It was the grave of Israel’s hopes. In her confused mind she had taken in but little of His words, but must have shared with His disciples the confident hope that ere long He would restore the kingdom of Israel – He, another David, but undefiled by sin; another Maccabeaus, but tasting no defeat. And now He was resting in a dishonored grave, having drawn no sword, having won no victory and no crown!

It is to her credit that she came at this time when all else had fled, and when He could no longer bring her happiness.

Through the darkness she describes that the stone has been rolled back from the mouth of the tomb. It is not hope which leads her to see this, but despair: and in despair she runs to tell those who have a right to know – the disciples. John and Peter set out for the tomb, and John, the younger perhaps, seems to have outstripped Peter. But at the tomb he pauses, detained perhaps by reverence, perhaps by fear, till Peter, ever impulsive, comes and leaps in. John follows and they find the tomb empty. John, writing his narrative long after, tells us that he “saw and believed.”

Saw and believed what? That Jesus was risen?

Hardly, we think. Two things disprove it: the express statement, “For as yet they knew not the Scripture that He must rise again from the dead,” and then the fact that they went to their homes. Had they believed in anything more than the emptiness of the tomb they could never have returned quietly to their homes.

An empty tomb is an important feature of the resurrection, but it is a small part. That is not the dynamic which sends men and women to the uttermost part of the earth. Christ’s resurrection was to mean infinitely more than an empty tomb. Men to the present day who hunger for certain proof of immortality submit this story to the most microscopic examination by all the canons of historical criticism, and the evidence will always yield one fact – that the tomb was empty; yes, and that its occupant had risen, leaving it of His own volition. But the resurrection is more than this.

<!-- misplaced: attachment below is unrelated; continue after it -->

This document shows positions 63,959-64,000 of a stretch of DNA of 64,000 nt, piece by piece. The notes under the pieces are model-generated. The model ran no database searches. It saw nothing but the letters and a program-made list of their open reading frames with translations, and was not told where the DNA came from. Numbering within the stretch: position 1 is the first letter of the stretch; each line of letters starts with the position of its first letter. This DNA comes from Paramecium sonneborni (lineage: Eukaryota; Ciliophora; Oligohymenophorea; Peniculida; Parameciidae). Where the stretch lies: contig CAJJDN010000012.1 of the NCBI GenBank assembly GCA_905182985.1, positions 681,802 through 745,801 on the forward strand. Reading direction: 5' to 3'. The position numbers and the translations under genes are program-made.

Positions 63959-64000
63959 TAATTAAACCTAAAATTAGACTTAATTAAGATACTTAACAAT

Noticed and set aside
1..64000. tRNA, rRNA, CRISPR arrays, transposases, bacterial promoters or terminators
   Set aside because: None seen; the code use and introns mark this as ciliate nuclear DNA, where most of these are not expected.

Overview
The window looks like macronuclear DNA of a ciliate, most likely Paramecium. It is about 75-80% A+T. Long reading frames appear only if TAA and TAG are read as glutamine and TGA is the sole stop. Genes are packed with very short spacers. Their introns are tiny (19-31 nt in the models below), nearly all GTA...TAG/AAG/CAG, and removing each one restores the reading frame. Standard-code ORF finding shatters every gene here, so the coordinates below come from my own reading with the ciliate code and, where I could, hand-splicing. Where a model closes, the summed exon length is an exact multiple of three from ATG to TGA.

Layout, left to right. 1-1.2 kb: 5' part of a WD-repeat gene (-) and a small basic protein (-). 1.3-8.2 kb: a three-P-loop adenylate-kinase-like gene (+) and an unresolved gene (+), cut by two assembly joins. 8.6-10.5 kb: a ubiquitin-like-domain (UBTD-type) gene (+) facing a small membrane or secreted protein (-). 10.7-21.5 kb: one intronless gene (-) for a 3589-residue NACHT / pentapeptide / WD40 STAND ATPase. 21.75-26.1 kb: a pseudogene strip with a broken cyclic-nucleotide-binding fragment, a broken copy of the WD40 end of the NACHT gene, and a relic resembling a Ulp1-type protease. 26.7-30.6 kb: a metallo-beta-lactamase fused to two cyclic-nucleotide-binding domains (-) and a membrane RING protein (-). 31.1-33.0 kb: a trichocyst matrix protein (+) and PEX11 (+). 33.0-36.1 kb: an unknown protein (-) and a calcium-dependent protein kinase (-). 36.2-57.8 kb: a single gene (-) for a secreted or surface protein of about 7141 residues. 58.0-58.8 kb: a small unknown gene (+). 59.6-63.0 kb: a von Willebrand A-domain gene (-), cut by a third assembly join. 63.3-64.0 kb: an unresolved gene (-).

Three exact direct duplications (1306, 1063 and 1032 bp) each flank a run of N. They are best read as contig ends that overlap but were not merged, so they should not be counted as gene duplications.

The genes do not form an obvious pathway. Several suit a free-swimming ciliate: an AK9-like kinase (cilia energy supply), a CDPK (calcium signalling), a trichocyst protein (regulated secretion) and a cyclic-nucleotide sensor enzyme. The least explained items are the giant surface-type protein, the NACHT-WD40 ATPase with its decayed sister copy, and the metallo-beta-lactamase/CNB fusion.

Though grief and curiosity carry them to the tomb on the run, they return to their homes puzzled and alarmed when they find the tomb empty. But Mary remains. What caused her to do this is as uncertain as the object of her coming to the grave, unless it was what we may call the unreasonableness of love. She had not followed them into the tomb, nor even now did she enter. But she waited, for here at this spot, barren of all hope and consolation as it seemed, the body of her Lord had last been seen. And her waiting was rewarded, for as she stooped to look through the meager light of the dawning day into the shadowy recesses of the tomb she saw the angel messengers – saw them through the haze of her tears. John and Peter had seen nothing at all. Their curious eyes – even though they entered the tomb – saw nothing but its emptiness and the linen clothes; but the weeping eyes of Mary saw.